STAR of the Month: Munga gives his views on social responsibility
T here is an unspoken pressure on recording artistes to portray themselves as leaders and role models to future generations.
On this, dancehall-reggae artiste Munga asked: "Role model to who? Is it a responsibility to be a role model?"
The question of trying times and the role of music in those times also point towards an artiste's social responsibility.
Munga puts forward that an artiste's social responsibility is as much as the next person's, and that they are already fulfilling their roles by catering to the people with basic sounds and lyrics.
"People can't give me as an artiste their social responsibilities to grow their children and make money at the same time," he said. "My duty is to focus on mine and all artistes have their own social responsibilities."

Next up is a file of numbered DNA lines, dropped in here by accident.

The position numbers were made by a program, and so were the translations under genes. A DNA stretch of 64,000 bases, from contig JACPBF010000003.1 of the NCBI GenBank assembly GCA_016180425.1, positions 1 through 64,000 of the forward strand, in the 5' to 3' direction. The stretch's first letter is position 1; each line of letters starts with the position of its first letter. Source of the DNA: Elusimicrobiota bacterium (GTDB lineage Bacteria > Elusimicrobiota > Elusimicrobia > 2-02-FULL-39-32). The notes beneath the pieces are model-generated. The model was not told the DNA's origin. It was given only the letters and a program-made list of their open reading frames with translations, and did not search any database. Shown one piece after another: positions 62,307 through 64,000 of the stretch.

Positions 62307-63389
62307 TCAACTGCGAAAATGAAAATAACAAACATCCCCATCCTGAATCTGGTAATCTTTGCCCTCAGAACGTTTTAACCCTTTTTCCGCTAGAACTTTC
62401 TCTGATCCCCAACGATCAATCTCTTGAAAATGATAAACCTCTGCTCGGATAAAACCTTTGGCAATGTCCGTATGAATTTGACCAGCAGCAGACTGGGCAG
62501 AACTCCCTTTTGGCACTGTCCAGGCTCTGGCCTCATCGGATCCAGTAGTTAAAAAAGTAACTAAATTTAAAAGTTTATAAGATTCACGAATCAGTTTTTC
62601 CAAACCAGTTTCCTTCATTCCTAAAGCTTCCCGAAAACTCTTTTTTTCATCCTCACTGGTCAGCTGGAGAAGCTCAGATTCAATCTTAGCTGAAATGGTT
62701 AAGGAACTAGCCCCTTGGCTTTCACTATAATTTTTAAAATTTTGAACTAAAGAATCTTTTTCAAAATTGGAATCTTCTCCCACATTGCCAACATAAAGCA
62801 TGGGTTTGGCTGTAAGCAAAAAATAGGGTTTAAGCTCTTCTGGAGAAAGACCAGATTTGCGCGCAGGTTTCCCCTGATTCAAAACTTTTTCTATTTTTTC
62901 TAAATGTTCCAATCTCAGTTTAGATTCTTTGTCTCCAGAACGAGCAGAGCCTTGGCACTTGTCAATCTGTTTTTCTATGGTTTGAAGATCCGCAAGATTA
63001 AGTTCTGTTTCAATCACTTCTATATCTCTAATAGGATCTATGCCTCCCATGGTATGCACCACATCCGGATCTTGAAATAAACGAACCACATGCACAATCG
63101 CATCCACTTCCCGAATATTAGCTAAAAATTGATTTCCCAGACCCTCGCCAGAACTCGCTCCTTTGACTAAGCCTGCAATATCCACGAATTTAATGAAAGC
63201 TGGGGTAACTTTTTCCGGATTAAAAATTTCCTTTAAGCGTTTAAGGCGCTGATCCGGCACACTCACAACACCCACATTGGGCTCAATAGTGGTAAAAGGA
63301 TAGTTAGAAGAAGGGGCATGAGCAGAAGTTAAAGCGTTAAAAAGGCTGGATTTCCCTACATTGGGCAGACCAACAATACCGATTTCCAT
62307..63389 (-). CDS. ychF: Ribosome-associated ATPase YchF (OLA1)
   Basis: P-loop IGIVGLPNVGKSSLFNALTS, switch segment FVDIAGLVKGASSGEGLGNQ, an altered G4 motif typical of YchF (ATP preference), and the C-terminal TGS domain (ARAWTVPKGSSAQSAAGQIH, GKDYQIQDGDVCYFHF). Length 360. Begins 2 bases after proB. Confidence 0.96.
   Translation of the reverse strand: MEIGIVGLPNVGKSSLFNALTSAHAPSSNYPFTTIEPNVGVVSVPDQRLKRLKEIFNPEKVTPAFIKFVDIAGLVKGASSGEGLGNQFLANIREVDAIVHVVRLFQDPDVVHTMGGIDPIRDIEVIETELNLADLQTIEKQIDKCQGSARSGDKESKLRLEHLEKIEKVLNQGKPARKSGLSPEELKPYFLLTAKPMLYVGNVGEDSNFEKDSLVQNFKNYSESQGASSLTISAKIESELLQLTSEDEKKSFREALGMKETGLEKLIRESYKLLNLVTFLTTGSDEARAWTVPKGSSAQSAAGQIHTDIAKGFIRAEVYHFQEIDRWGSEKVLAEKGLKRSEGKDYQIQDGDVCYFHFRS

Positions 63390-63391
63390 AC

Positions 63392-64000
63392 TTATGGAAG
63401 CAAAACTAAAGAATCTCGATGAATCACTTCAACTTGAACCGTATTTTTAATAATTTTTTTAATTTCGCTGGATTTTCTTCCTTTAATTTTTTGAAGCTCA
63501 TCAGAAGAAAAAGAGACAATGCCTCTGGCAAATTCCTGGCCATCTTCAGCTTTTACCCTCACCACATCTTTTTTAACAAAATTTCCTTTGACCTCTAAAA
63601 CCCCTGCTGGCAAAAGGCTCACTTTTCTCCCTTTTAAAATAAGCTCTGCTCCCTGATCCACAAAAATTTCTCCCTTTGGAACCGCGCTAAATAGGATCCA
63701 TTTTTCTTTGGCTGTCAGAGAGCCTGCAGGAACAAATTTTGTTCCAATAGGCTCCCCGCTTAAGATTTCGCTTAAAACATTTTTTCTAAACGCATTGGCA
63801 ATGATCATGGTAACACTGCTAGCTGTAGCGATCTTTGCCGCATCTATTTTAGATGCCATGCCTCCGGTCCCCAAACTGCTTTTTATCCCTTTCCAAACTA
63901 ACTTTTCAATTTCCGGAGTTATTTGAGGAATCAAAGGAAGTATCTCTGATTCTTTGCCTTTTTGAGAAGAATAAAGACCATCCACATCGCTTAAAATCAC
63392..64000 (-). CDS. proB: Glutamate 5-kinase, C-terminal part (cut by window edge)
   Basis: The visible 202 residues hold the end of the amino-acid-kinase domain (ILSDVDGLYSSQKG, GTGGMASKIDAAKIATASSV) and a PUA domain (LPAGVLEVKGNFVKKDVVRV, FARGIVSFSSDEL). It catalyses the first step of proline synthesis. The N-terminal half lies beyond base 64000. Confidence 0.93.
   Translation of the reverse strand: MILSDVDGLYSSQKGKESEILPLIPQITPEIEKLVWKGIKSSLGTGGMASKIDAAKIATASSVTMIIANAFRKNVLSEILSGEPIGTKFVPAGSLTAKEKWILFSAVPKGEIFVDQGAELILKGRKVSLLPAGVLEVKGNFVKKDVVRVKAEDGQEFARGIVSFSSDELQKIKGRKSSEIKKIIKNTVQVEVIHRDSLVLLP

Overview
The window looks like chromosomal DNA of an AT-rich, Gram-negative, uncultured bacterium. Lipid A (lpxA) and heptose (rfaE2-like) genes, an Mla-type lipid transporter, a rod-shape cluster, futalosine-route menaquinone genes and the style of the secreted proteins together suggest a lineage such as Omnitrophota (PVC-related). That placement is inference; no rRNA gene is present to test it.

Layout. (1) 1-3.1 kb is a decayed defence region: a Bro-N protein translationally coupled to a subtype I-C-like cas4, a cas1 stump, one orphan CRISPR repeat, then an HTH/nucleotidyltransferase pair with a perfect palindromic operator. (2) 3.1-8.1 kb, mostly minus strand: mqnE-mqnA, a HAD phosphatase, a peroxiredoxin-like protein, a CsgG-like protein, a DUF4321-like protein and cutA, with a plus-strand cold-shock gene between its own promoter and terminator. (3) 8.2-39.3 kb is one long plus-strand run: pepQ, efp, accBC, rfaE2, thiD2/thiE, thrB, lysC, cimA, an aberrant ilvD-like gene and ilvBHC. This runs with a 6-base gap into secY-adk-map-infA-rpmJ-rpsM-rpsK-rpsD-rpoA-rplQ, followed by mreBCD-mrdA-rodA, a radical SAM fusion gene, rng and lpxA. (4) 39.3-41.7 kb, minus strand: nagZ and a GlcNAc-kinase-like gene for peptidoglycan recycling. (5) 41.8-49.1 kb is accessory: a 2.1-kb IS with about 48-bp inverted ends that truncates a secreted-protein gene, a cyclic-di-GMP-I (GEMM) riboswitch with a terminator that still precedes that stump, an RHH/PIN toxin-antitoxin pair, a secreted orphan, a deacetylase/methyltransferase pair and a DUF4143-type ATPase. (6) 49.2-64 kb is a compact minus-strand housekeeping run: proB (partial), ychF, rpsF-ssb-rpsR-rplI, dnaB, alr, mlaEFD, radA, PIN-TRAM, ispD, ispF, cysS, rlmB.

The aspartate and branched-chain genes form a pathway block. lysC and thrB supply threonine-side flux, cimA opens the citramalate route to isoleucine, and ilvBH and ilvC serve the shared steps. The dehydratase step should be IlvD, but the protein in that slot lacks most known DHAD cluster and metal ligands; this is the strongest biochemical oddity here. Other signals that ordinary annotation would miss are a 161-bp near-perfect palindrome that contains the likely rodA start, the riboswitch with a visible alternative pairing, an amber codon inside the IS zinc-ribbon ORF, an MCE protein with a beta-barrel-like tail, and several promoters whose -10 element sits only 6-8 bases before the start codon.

Speaking to philanthropy, he noted that is a personal choice of any artiste or person.
"Not saying what they say in their music or deejay about is right, but giving a clear view as an artiste, if they are singing about what they know, then probably philanthropy is not what they know or was not in their background. For the most part, they were taught to survive," he said.
The conversation segues into the type of songs being produced, and Munga believes the supply is all about the demand.
"If there was nobody listening to gun music or sex music, then nobody would be singing those types of music, so it all comes back to supply and demand," Munga told THE STAR.
He says the current crop of recording artistes represent the time and space in which they were born and raised.
"Three quarter of the artistes of this generation are 90s or 2000s babies, so the music them born come to hear is of a different tune and beat like pop and hip-hop," he said.
Humming the tune of Natural Mystic, he expressed that present-day music does not bear similarities to that of the greats like Bob Marley.
"So people will not hear music that sounds like his music, that's not the tempo them live in," he said.